Customer retention is one of those topics which keeps cropping up because, let’s face it, finding customers, getting them to buy stuff online, and making sure they keeping buying stuff online is what e-commerce is about. Easily said, difficult to do.
It’s a complex business, which is influenced by numerous factors and plagued by its own set of challenges. One of the major the problems facing businesses is the gap between their perception of what consumers want and what the consumer actually wants. Here are a few impulses I got from reading the recent IBM study “From Social Media to Social CRM”. Maybe they will help gear up your thinking on the topic as well.
» “We discovered significant gaps between what businesses think consumers care about and what consumers say they want from their social media interactions with companies. In exchange for their time, endorsement and personal data, consumers expect something tangible. But businesses rank getting discounts and purchasing as the least likely reasons consumers interact with them.” – IBM «
Let’s face it, Facebook is mainly used for connecting with friends and family and the simple pleasures of voyeurism. If we interact with a brand, it’s because we’re being driven by one of three aspects of human nature: greed, the hunter/gatherer instinct, and our drive to self-image. Whilst businesses still think that a ‘like’ might lead to conversion, humans are basically greedy. If companies want to be part of our social media lives, we expect something in return: something we can hold, smell, taste, or at least know about before anyone else. In IBM’s best practice example, the Cold Stone Facebook page got the most out of giving consumers the freebies they desire by making it personal. They didn’t just give away coupons; they let you send them as a personal gift to a friend. This not only made use of our desire for free stuff and the real social nature of social media, it also tapped into our desire to look good in front of others.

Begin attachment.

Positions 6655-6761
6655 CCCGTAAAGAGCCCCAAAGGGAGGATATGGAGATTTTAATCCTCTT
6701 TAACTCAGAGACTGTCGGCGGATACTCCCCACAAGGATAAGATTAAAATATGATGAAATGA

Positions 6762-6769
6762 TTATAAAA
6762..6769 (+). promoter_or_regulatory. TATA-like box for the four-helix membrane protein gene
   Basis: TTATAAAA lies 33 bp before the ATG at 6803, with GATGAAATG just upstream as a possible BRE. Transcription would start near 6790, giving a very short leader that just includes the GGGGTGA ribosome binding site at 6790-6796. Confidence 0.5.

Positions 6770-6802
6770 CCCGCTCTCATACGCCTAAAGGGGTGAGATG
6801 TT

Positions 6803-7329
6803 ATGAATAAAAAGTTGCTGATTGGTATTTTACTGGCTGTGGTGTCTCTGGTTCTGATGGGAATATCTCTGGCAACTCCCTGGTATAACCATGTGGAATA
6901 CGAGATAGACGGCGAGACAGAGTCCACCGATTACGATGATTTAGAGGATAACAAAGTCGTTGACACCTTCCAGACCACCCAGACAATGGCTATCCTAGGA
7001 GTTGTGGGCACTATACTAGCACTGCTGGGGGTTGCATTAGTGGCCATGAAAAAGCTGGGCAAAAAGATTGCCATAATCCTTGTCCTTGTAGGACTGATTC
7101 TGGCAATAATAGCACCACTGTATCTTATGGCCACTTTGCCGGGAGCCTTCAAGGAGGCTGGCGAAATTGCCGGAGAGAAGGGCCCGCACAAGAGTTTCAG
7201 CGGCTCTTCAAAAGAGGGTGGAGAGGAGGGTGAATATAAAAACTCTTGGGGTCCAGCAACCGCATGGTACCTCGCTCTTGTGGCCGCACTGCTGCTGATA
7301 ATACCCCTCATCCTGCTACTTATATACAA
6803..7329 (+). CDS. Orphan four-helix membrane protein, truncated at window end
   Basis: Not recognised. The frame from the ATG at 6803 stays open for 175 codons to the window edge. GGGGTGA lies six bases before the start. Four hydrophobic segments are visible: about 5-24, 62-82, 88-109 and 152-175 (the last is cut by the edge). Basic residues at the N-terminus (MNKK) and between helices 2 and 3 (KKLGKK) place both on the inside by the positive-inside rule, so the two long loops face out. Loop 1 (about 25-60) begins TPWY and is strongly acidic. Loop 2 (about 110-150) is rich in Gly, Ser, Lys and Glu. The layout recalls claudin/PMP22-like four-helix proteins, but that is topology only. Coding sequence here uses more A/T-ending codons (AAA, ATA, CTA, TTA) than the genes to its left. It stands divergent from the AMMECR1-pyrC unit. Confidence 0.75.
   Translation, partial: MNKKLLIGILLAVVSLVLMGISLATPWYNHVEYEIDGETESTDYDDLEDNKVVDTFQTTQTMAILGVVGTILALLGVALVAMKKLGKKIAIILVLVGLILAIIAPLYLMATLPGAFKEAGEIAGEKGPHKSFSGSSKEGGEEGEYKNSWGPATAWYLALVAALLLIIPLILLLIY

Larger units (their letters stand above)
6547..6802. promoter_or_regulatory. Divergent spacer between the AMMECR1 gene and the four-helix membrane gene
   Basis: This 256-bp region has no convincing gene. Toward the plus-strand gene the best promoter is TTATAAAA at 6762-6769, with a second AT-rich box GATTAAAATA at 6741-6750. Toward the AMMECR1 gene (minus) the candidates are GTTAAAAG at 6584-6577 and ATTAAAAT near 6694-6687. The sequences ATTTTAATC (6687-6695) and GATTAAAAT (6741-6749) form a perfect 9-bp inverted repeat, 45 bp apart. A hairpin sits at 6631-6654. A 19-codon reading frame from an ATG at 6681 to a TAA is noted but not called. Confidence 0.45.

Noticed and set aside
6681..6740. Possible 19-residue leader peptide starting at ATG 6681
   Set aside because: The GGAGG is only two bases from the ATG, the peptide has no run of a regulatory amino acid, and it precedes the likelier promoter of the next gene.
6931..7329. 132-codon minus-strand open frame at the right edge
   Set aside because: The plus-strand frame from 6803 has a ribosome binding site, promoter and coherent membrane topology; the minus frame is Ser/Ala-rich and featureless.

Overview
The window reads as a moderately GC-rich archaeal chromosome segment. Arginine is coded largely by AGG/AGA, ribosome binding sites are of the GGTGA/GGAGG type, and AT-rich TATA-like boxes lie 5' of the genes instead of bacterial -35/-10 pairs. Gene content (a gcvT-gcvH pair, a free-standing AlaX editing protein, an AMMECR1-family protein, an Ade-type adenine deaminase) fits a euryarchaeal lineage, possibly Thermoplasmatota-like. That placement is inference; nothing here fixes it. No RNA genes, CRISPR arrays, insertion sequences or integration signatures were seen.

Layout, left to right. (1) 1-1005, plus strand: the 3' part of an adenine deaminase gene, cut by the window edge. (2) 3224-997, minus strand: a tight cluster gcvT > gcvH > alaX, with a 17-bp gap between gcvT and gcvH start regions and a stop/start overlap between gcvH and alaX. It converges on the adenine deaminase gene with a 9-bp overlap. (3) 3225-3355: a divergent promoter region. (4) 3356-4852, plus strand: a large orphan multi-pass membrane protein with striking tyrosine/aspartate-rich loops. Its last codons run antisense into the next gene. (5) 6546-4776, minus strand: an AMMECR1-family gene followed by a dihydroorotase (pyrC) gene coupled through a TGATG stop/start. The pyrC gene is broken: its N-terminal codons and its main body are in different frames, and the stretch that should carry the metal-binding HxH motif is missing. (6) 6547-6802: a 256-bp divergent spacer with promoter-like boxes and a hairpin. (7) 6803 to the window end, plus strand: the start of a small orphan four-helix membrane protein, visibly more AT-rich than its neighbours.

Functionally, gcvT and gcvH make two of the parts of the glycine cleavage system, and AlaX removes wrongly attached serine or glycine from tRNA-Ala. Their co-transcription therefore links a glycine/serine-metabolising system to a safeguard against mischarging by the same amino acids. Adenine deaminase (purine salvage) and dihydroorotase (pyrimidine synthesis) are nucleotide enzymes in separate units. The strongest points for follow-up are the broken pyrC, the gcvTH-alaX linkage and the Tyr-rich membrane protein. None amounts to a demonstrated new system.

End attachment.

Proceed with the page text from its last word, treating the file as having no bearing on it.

Social commerce: telling our own story with your products
In e-commerce, we often talk about the need for storytelling, and with good reason. But brand interaction on social media is not just about telling the story of that brand or product. Social media is where we create the fiction of ourselves. When we send someone a free ice cream, we’re the nice guy. If that ice cream happens to be eco-friendly, vegan and come in pseudo gourmet flavours – all the better. The cult of cool never dies and we all want to belong. Vegan, eco, hipster, charity or a social cause etc are all potential UPSs. On this note, Facebook’s DataSift tool could be a step in the right direction for companies to get a feel for what is being talked about on FB.
The customer journey is a long one
Another thing which businesses sometimes forget in their excitement about social media, is that each new customer means an investment in a pre-supposed customer relationship life-span. Businesses shouldn’t lose sight of the basics: what is the investment and how many purchases does a customer have to make to recoup this investment?
Like storytelling, we also talk a lot about the customer journey in e-commerce. But it is easy to forget that the customer journey is not just the journey from site visit to purchase, but also from first contact to last contact in the life span of your relationship with the customer.
Customer bonding strategies have to adapt to the stage of your customer relationship life span. e.g. gaining initial interest, securing loyalty, possible reactivation after a drop-out period etc. Drop-out periods are normal, but they can also be triggered by a shop restructuring, reorienting or just making a new website. Transferring the existing customers to the new version or vision of your shop is a vital task.
Drop a note once in a while – just like mother taught you
A well planned and timed email marketing campaign is a huge help here. Make your emails personal rather than expensive. An incentive to reconnect is great, but if you still haven’t recouped on our initial investment in the customer you may not want to risk it. The personal touch should never be missing anyway, but it can also be an alternative way to reconnect both electronically and even in hard format. Go beyond the call of duty – gestures that aren’t directly linked with a push for purchase, like free samples, a personal message in the last shipment, a birthday card, or just a reminder that the shop is there and missing you can all help to reconnect with the consumer. And don’t forget that if all else fails – ice cream is always a winner.